Also, there is no reason your terrain has to be a perfect grid, as I imagine future terrain being just arbitrary meshes like everything else.

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Quote:
 Original post by Matt AufderheideWhile I'm not clear on all the terminology, here is my view: If you have a bounded world, that is its not infinte, or extremely large, just render one giant mesh brute force out to horizon (with or without clipping)...this is what i do in my own engine.

Indeed!
With precomputation you can get a decimated TIN which looks indistinguishable from the original mesh with perhaps as little as 5% of the original vertices (this of course depends on the method of decimation and the terrain itself). The key point here is that all of these real-time LOD schemes really do a very bad job at approximating the terrain at the lower details, they sacrificed quality for simplicity. So if you use geoclipmaps or ROAM or whatever and render X triangles per frame, you'd probably be able to render the scene without LOD at a much higher quality while still only drawing X triangles (because you're simply doing a better job at decimating the terrain since you can do it offline).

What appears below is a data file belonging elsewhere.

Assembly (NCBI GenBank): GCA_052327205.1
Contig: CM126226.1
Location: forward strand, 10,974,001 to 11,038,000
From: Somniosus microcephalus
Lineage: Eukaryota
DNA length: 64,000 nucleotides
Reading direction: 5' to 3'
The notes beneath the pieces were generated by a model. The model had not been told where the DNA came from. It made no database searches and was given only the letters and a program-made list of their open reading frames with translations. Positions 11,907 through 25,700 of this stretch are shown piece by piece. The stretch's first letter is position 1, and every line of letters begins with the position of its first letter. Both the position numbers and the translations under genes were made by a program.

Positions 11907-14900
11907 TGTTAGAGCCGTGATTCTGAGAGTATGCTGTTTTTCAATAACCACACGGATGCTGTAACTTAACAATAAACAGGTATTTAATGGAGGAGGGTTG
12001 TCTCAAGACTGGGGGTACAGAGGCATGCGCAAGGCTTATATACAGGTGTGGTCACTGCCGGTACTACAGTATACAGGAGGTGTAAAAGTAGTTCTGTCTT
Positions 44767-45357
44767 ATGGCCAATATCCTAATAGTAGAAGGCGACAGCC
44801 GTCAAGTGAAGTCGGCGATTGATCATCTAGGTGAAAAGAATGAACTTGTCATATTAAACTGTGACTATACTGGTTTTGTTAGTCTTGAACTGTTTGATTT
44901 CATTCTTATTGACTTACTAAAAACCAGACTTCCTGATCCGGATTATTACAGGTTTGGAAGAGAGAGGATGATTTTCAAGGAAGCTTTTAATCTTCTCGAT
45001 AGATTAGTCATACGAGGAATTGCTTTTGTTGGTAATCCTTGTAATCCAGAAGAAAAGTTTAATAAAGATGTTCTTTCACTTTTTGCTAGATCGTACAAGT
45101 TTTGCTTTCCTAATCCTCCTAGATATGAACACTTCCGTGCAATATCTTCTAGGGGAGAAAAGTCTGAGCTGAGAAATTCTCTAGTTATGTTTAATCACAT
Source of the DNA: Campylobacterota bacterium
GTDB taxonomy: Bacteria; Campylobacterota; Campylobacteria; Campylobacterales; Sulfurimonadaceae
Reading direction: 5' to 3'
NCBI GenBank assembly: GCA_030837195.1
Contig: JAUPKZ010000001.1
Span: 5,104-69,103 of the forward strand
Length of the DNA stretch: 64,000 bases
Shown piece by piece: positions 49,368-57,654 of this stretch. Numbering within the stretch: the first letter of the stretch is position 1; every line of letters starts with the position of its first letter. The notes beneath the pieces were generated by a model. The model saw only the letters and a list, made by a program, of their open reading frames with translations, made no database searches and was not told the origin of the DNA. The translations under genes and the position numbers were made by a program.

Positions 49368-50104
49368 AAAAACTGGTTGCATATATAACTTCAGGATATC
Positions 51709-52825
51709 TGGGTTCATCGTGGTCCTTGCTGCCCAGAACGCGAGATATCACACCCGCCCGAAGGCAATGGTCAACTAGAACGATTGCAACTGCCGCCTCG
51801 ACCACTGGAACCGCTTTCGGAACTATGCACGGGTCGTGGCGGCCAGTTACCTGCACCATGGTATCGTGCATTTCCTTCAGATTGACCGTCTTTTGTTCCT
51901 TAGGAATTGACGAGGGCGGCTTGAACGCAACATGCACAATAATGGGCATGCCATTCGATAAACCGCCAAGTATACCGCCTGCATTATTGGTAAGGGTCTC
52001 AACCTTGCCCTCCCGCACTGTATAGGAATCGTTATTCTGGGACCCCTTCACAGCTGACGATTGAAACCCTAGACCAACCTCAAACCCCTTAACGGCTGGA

So, for the vast majority of games (i.e. when you're not modelling an entire planet or something) you're going to get far better performance *and* quality by just pre-generating a really optimized and good looking terrain mesh (which can even have overhangs!) and rendering it brute force without any LOD at all.

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there is a GPU centric approach to terrain rendering in the book ShaderX3, although the focus of the article is more on the fact that it can be done, rather than terrain rendering itself (IMO). Not too sure if there are more resources online about it though :-/ (cos I'd be interested, myself)

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Quote:
 Original post by sebastiansylvanSo, for the vast majority of games (i.e. when you're not modelling an entire planet or something) you're going to get far better performance *and* quality by just pre-generating a really optimized and good looking terrain mesh (which can even have overhangs!) and rendering it brute force without any LOD at all.

I have been thinking about that, but don't you get problems with flickering in the distance because there are multiple traingles per pixel?

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Quote:
 Original post by LimitzI have been thinking about that, but don't you get problems with flickering in the distance because there are multiple traingles per pixel?
Are you sure the flickering isnt caused by Z-fighting due to Near/Far plane of the frustum ?